Water Wars has dominated my life for the past 4 weeks. I entered the game this year knowing little to none about it. I did not participate in my junior year and, this year, I decided to join with a few days left. Soon enough, it became an obsession; as time went on, it consumed me more and more. Even when I was doing something else, all I could think about was how I was going to shoot someone or how to avoid being shot. However, 4 weeks later, after shooting 7 out of 8 targets, executing fake kills, creating fake texts, curling up in a ball for hours to hide behind cars, lying face down in the wet grass, sneaking into gyms, and telling countless elaborate lies… here I am, leaving the game with a loss of $15 that had been spent on the initial buy-in. 

For those that have played already and will again, or those that are yet to play, there are a few things that I’d like to mention. Don’t take it too seriously, and don’t allow your life to revolve around it. It’s just not worth it. As the game goes on, you will start to hate it more and more. The most important thing is just to have fun with it. There’s no reason to make enemies or have hard feelings towards someone just because of a game. Also, if you make it to the last round, don’t be greedy. Take a buyout if you are offered one. And keep in mind, when you think you have the best scheme, your scheme is being outdone by someone else’s scheme.

Congratulations to Matt Jacob and Cole Paulson on the win and to Dan Antselevich for being one of the smartest and most ruthless players in history.

Finally, shoutout to Kyle Yu for surviving this long journey with me.”

 

Shiffman’s statement made many people begin to question the game. Is winning Water Wars really worth the time and effort that was spent on it? Someone like Shiffman, who put in just as much work if not more than Paulson and Jacob, ended up with nothing. Some food for thought when deciding whether or not to play next year or in the years after.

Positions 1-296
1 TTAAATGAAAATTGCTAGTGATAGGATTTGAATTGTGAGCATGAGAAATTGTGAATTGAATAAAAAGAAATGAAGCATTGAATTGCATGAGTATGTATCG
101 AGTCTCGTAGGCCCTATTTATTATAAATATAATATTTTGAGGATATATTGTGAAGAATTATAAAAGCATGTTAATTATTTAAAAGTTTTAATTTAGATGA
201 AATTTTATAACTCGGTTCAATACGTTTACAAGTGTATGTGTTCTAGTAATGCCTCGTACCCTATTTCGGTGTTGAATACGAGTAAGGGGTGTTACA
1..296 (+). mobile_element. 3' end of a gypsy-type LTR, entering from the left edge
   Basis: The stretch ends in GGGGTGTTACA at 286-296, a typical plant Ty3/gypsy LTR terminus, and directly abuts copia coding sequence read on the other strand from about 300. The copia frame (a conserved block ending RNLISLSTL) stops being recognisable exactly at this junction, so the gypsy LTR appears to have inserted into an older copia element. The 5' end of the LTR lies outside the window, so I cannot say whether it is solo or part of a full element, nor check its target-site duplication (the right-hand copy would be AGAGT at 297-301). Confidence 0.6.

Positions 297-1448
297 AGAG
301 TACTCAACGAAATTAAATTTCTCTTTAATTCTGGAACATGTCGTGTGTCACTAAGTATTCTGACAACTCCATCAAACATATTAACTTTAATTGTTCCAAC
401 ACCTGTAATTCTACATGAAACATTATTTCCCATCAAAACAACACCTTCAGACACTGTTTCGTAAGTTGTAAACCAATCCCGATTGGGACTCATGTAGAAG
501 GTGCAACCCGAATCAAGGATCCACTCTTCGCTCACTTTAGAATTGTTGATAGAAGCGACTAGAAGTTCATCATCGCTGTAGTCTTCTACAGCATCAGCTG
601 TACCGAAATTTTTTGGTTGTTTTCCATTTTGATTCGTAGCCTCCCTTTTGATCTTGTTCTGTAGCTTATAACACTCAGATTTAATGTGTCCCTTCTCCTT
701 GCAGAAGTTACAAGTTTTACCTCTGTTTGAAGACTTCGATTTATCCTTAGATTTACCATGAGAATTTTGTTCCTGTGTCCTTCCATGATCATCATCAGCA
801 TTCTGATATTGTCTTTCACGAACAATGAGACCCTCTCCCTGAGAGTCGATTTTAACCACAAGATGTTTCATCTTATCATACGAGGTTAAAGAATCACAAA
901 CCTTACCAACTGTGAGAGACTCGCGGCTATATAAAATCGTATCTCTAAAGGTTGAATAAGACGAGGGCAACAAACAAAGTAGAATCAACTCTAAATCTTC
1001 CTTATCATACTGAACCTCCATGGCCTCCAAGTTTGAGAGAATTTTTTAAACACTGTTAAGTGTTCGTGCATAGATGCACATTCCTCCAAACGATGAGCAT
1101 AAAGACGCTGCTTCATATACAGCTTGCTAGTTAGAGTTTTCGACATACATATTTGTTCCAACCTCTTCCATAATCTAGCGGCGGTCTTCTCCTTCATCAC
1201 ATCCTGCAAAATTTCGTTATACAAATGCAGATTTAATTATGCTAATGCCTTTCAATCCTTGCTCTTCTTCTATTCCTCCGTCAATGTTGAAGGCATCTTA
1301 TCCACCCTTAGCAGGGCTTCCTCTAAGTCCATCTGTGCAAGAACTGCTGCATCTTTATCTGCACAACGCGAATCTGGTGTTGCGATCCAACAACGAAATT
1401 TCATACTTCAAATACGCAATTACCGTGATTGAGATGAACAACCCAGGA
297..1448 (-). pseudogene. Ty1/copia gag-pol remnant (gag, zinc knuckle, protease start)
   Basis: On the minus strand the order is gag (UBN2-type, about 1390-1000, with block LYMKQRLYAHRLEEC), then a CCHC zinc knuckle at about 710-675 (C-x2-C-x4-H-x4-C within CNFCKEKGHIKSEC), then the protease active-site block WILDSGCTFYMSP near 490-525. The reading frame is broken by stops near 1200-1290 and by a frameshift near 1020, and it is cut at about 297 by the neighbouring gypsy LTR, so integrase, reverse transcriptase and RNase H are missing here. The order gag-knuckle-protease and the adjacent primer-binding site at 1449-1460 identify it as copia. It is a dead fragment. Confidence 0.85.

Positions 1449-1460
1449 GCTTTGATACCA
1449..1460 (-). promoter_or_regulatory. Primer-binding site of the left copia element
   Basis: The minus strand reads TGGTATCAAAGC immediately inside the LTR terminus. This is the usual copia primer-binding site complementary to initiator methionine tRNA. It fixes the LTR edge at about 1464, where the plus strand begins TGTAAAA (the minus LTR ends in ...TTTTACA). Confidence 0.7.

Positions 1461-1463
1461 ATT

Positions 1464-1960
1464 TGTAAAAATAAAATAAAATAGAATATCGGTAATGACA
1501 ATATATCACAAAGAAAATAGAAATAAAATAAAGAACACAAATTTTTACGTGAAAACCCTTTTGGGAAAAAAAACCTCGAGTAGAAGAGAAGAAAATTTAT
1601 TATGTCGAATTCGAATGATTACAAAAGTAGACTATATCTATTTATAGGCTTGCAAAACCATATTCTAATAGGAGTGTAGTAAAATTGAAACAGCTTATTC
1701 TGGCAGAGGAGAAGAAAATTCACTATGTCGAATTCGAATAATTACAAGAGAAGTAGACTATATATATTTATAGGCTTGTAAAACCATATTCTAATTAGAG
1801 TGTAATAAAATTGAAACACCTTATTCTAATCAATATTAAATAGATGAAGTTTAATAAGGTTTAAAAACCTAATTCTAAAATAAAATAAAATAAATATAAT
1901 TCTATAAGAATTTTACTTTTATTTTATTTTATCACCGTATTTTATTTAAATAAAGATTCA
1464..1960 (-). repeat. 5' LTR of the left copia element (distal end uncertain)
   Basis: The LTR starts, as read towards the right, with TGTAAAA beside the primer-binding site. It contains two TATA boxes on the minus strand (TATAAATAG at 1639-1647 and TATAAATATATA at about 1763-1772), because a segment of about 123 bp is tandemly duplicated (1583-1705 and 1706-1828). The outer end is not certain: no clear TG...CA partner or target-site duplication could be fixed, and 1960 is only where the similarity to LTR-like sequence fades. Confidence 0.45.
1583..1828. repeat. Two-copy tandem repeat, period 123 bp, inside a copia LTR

Jacob and Paulson were both in agreement that it was worth it. Paulson said, “I mean it’s always worth it when you get something out of it, but like I feel like if we didn’t win anything then it probably wouldn’t of been worth it, but because we won it, it was definitely worth it.” Jacob responded similarly by saying, “For us definitely worth it cause we won, but you gotta feel for someone like Jordan Shiffman. He shot seven out of his eight targets and came up with a lot of elaborate schemes and ultimately walked away with nothing.”

While describing the game Antselevich said that “it’s definitely a great game. It tests your mental strength with how you can handle against that kind of stress and pressure and it really shows what you can personally do against other people that are working against you. And it can build great relationships like our alliance with Cole, but, it can also make you some great enemies like Shiffman”.

Paulson,  Jacob, Antselevich, and Shiffman were all in agreement that if you do decide to play the game that you should not take it to personally. They all believed that at the end of the day, it is just a game, and although it can get intense, people should try not to take it too personally. All four of them recommended the game for people interested in playing next year, but they cautioned that it can get intense and emphasized not to take the game too personally.

Although none of them betrayed a good friend, it is quite common to see friendships hurt or ruined by Water Wars. The competitive nature of the game forces people to betray even their best of friends, but ultimately, people should understand that it is just a game and nothing should be taken personally.

So after four gruesome rounds, Matt Jacob and Cole Paulson go down in the history books as the winners of Water Wars 2016. Commissioner LJ Horowitz said that “over 100 teams entered the competition at the start”. So winning the competition takes a lot of hard work, but also a little bit of luck. Paulson and Jacob prove that anyone can win Water Wars if they play with the right mindset.  Jacob said that they “decided that they were going to play the night before”.

So next year as Water Wars 2017 approaches ask yourself one question before playing: Is it really worth it? To some the answer may be yes, to others the answer may be no, but ultimately take the advice of Paulson, Jacob, Shiffman, and Antselevich: Don’t take the game too seriously!

 

I’d like to thank and congratulate the winners Matt Jacob and Cole Paulson. Also, I would like the thank Jordan Shiffman, Dan Antselevich, and LJ Horowitz for taking their time to make this article possible.